6. Carman, Jake (2009) A Close Look at the Greek Insurrection. In: The Nor Easter #4 Winter 2009
7. Blaumachen (2009) Like a winter...
8. Carman, Jake (2009) A Close Look at the Greek Insurrection

Related Link:

~ Source: ~

Swelling chorus of revolutionary voices calling for radical change

From The Irish Times :

Fri, Mar 27, 2009

LETTER FROM GREECE: Politics in Greece is more unstable than it has been since the military coup of 1967, writes Richard Pine

It could be a line from a Woody Allen movie: “We earnestly apologise to the Greek people for not managing to blow up Citibank.” That's how one of the Greek terrorist groups, “Revolutionary Struggle”, addressed the public after its car bomb was recently detected and disarmed in Athens.

Whatever its political intentions or affiliation, “Revolutionary Struggle” certainly did not intend its apology to be humorous. Its tone suggests a well-meaning attempt to keep faith with its audience, and is clearly heartfelt and committed. They are not Bonnie and Clyde or even a branch of the IRA. They don't rob banks, they just blow them up.

New groups to join the revolutionary club are the “Sect of Revolutionaries” and the even more elusive “Gangs of Conscience”. All appear to be committed to anarchism rather than opposing the existing political composition of parliament. With the present government of New Democracy teetering on the edge of an election with a singe-seat majority, politics in Greece is more unstable than it has been since the military coup of 1967.

Both major parties, ND (conservative) and opposition Pasok (socialist), have lost many of their traditional supporters. Voters are floating between the communists (KKE) and the far-right (Laos, meaning “of the people”), and some new groupings, including left-wing Syriza, and Drasis (meaning Action), founded in March by a former ND minister, Stefanos Manos. Manos aims, as did the Progressive Democrats in Ireland, to “break the political mould” of the two main parties and push forward new political energies. He has tried before, and failed. I hope he reads the Irish papers.

Presumably EU leaders are watching closely as this very delicate democracy tries to balance the international banking crisis (and its threats to the already vulnerable Greek banks) with the problem of more specific local unrest of a fundamental kind. No other EU country is experiencing such a vertiginous political scenario today. Fragmentation might well lead to increased parliamentary instability if an assortment of minority parties were to hold the balance of power.

In particular, the entire Balkan situation might be affected, along with the banking system, relations with the “social partners” and with Turkey.

~ more... ~

Apartheid lawsuits against multinational corporations get green light from N.Y. District Court judge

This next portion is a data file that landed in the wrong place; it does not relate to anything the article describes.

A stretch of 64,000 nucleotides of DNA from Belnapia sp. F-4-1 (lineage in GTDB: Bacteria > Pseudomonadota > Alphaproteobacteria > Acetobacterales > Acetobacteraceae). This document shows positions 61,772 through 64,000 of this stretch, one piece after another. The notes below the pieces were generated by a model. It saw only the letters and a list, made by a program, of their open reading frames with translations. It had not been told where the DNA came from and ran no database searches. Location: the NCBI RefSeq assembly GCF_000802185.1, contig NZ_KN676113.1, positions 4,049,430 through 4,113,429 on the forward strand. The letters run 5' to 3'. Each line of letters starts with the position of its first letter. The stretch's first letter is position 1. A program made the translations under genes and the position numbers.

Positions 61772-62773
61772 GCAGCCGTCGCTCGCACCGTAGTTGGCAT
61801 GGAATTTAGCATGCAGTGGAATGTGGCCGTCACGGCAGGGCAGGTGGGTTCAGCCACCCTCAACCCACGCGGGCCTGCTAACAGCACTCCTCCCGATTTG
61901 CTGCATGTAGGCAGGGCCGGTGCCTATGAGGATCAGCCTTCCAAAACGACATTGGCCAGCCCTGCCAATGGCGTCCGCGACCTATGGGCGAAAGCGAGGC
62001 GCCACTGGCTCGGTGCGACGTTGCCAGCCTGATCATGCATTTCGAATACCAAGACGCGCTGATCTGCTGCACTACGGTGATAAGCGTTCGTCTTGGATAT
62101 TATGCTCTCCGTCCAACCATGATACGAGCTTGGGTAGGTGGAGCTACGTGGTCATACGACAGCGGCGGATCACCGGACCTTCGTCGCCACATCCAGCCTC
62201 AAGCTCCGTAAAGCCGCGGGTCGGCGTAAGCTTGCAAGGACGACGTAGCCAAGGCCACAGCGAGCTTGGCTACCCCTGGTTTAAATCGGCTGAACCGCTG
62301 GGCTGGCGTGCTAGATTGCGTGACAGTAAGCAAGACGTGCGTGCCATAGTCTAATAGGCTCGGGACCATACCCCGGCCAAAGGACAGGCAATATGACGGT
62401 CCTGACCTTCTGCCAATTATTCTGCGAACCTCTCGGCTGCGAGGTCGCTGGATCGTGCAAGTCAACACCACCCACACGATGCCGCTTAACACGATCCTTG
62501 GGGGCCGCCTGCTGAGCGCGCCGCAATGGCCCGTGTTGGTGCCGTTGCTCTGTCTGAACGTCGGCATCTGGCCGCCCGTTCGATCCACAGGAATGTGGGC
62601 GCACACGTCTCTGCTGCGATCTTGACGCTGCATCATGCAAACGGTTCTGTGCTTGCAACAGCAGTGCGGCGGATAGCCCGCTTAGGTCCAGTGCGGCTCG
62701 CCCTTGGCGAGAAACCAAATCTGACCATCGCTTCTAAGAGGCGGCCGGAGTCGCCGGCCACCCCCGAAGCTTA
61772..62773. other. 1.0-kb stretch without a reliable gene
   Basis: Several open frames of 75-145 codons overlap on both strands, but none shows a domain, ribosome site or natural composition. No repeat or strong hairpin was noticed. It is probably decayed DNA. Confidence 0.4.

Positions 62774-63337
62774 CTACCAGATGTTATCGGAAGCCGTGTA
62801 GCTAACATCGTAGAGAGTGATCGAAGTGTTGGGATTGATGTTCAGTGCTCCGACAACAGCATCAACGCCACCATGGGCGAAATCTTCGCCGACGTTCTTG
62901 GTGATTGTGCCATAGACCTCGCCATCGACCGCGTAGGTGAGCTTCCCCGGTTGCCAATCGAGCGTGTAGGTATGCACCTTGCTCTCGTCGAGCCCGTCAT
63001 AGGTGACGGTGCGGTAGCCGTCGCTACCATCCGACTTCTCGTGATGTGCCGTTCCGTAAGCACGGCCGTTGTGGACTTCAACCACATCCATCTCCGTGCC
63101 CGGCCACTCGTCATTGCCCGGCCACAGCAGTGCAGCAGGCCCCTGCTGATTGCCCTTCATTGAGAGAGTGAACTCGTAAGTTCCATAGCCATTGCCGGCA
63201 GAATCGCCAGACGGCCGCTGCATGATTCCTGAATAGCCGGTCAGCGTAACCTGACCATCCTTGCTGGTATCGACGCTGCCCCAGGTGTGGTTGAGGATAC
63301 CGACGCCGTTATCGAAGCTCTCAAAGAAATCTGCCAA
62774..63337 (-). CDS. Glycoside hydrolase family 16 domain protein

Scott Gilmore reports in The Huffington Post :

The human rights gods are smiling: As if yesterday's Fujimori verdict wasn't enough, a U.S. District Court Judge for the Southern District of New York has ruled that historic lawsuits against multinational corporations for complicity in apartheid-era human rights abuses can move forward.

This afternoon, Judge Shira Scheindlen ruled against a motion to dismiss the claims brought against the defendants General Motors, Ford, Daimler and IBM. The lawsuits -- Ntsebeza, et al. v. Daimler AG, et al. and Khulumani, et al., v. Barclays National Bank LTD., et al. -- were filed on behalf of classes of South Africans who allege that the defendant corporations aided and abetted South African forces in extrajudicial killings, torture, arbitrary denationalization, and the crime of apartheid. The claims were brought under the Alien Tort Statute.
Ruling available here. [PDF]

In her ruling, Judge Scheindlen held that the claims made against General Motors, Ford, and Daimler in the Ntsebeza case alleging the aiding and abetting of torture, cruel, inhuman, and degrading treatment, extrajudicial killing, and apartheid can continue. Judge Scheindlen also ruled that a claim against IBM alleging the aiding and abetting of arbitrary denationalization and apartheid could move forward.

"In this case, the expertise and products of General Motors, Ford, Daimler, and IBM led to violations of human rights under apartheid in South Africa," said Paul Hoffman, a partner with Schonbrun De Simone Seplow Harris and Hoffman LLP and lead attorney for the plaintiffs. "These companies aided the apartheid regime by providing armored military vehicles to violently suppress and terrorize South Africa's black population, and provided race-based identity documents that stripped black South Africans of their nationality and citizenship."